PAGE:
A toxic chemical used to prevent barnacles from clinging to the bottoms of boats may be causing whales to go deaf and to beach themselves, according to a study by scientists at Yale University. TBT, or tributyl tin, is banned in many countries because it was found to cause genetic mutations in some acquatic animals including sea snails, but it is still widely used elsewhere. Now there is growing evidence that TBT could be causing even greater problems in the oceans by damaging animals' ears. Working on guinea pigs, researchers ahve found that TBT stops the outer hair cells in the ear from working properly, leading to hearing loss, suggesting that the same could happen to marine mammals including dolphins and whales. This would have disastrous consequences for these animals because they rely so heavily on their sonar or echolocation for navigation and hunting.

Parallel Universes

Chris - You work on the concept of parallel universes...

Michio - People have often wondered whether there is a carbon copy of us elsewhere that's leading a different life. This idea was often laughed at, but this doesn't happen at physics conferences anymore! Advancing space technology has provided us with baby pictures of the universe. The data from these are consistent with a rapidly expanding universe, but there is nothing in those photos to say that the big bang couldn't happen again. Our universe is like a bubble and we are trapped on the surface of it. As the universe expands, the bubble just gets bigger.

We might not be the only bubble in the universe: there might be lots of them. When we look in the kitchen sink, we can see that bubbles can sometimes cut in half. In space, a black hole could cause this same effect. Once space has been sucked into a black hole, it might get blown out the other end as a white hole. From the side of the white hole, it looks just like a big bang. This means that there might be another universe being born on the other side of every black hole in our universe. A probe called LISA will be sent up into space and should detect the initial vibrations of the birth of the universe. LISA should also tell us which big bang theory is the best. Hopefully the answer will be that we were born of a mother universe, and we might be giving birth to others.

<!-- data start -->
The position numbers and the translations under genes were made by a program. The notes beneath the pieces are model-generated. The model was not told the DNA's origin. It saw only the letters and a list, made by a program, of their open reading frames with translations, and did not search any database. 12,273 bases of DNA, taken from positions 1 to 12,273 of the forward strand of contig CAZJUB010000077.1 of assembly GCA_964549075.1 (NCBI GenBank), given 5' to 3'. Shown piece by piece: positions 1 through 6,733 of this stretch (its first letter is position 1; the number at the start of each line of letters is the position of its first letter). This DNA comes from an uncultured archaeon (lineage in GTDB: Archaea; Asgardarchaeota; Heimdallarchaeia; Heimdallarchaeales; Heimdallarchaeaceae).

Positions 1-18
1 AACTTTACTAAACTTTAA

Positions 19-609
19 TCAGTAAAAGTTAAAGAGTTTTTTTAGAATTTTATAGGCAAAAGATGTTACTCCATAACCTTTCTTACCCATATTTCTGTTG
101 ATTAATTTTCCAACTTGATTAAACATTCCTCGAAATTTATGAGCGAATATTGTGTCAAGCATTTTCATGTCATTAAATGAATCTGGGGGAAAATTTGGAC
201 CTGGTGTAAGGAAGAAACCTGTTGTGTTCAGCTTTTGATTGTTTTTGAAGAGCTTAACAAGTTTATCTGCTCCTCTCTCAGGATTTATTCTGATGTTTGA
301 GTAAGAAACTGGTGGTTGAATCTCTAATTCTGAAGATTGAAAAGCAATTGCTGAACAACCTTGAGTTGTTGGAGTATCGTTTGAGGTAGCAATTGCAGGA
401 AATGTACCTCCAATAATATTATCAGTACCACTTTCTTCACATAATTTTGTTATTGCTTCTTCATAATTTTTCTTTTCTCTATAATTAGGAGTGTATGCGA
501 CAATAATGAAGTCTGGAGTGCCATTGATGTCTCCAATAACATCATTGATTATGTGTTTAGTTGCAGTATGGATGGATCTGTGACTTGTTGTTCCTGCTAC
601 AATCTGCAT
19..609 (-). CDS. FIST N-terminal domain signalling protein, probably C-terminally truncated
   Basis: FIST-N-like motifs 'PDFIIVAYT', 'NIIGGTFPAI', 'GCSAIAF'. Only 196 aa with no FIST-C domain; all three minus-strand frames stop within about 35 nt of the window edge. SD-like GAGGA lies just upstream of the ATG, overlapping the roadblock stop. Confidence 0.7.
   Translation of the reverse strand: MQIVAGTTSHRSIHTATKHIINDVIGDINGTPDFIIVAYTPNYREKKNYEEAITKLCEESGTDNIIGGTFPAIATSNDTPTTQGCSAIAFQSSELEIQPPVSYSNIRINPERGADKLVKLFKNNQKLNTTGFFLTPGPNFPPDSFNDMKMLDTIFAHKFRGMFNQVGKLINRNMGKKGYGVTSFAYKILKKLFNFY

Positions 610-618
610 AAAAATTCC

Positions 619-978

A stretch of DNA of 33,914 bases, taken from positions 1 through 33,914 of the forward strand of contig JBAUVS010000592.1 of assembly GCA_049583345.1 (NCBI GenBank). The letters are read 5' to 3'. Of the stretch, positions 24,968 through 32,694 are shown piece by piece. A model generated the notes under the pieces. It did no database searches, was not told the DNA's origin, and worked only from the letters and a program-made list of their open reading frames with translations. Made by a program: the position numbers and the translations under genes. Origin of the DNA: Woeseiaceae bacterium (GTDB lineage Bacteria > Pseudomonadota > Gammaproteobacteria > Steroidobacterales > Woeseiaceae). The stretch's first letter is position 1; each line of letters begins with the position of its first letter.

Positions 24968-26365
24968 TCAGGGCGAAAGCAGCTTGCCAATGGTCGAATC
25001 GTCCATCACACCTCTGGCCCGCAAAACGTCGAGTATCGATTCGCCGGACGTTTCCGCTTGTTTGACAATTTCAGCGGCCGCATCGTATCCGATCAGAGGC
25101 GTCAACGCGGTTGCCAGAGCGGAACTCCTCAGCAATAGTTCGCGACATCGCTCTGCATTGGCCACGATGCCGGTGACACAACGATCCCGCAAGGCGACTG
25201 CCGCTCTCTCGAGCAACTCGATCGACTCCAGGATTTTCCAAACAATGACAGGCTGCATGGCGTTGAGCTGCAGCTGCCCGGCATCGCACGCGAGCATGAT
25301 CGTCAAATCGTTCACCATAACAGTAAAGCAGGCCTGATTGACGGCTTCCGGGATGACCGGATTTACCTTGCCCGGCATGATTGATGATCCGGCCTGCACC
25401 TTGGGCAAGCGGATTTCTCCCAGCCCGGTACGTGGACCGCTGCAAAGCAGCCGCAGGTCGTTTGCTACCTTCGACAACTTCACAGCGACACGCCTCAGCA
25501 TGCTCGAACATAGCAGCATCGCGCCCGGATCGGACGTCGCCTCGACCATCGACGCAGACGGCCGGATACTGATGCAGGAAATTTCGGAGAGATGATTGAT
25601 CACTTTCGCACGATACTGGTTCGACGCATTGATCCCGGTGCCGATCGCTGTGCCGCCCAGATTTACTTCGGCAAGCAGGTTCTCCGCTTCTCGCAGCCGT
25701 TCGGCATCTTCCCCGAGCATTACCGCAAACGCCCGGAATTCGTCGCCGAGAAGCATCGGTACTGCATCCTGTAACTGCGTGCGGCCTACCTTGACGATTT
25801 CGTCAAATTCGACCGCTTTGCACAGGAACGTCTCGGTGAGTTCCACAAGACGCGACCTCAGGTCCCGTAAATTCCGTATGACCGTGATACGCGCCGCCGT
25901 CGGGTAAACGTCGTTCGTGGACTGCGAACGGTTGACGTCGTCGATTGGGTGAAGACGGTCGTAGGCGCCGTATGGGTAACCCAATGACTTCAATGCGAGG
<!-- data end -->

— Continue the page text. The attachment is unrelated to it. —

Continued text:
The membranes of these different universe bubbles might be very close to each other. Gravity can jump between the membranes but objects don't, so that's why we don't bump into things in parallel universes. The fact that gravity can jump between them means that we can detect other universes floating just above us. This is what the Hubble Space Telescope has done with dark matter: what it has seen could be the gravitational outline of the dark matter of a parallel universe.

The benefit of knowing about parallel universes is that it provides a possible escape from our universe. Our universe bubble is getting bigger and bigger and one day might explode. With enough energy, it would be possible to heat up space to levels similar to that of the big bang. This amount of energy would make space unstable and new bubbles to be formed. From there, we could go into another universe. It is just like Alice and the Looking Glass.

- What Happens When Moss Grows in Space

The Naked Scientists spoke to NASA scientist, Dr. Volker Kern Chris - You've been looking at how plants grow in space. Why?

What Happens When Moss Grows in Space
with NASA scientist, Dr. Volker Kern Chris - You've been looking at how plants grow in space. Why?

Volker - NASA has a number of new missions, including going back to the moon and maybe even Mars. If astronauts are sent out for long periods of time, they need something to feed themselves. Therefore, we have done a number of plant experiments on space flights to see how the plants respond to zero gravity. We decided to use roof moss because you can pinpoint individual cells and work out the growth mechanism. This is not possible in higher plants as they have millions of cells to look at.

Chris - What are the results so far?

Volker - After growing the moss in space for 14 days, we opened up the containers and found the moss growing in spirals. This is something we hadn't predicted. Originally we thought that it would grow randomly, just like other plants that have been taken into space. On earth, plants are guided by the force of gravity, which ensures they grow in the right direction. Taking gravity away means that they don't know which way to go. The experiments also show that light is not the most important aspect of making sure plants grow upwards. For example, when seeds send up their first shoots they are in the dark, so they only have gravity to guide them.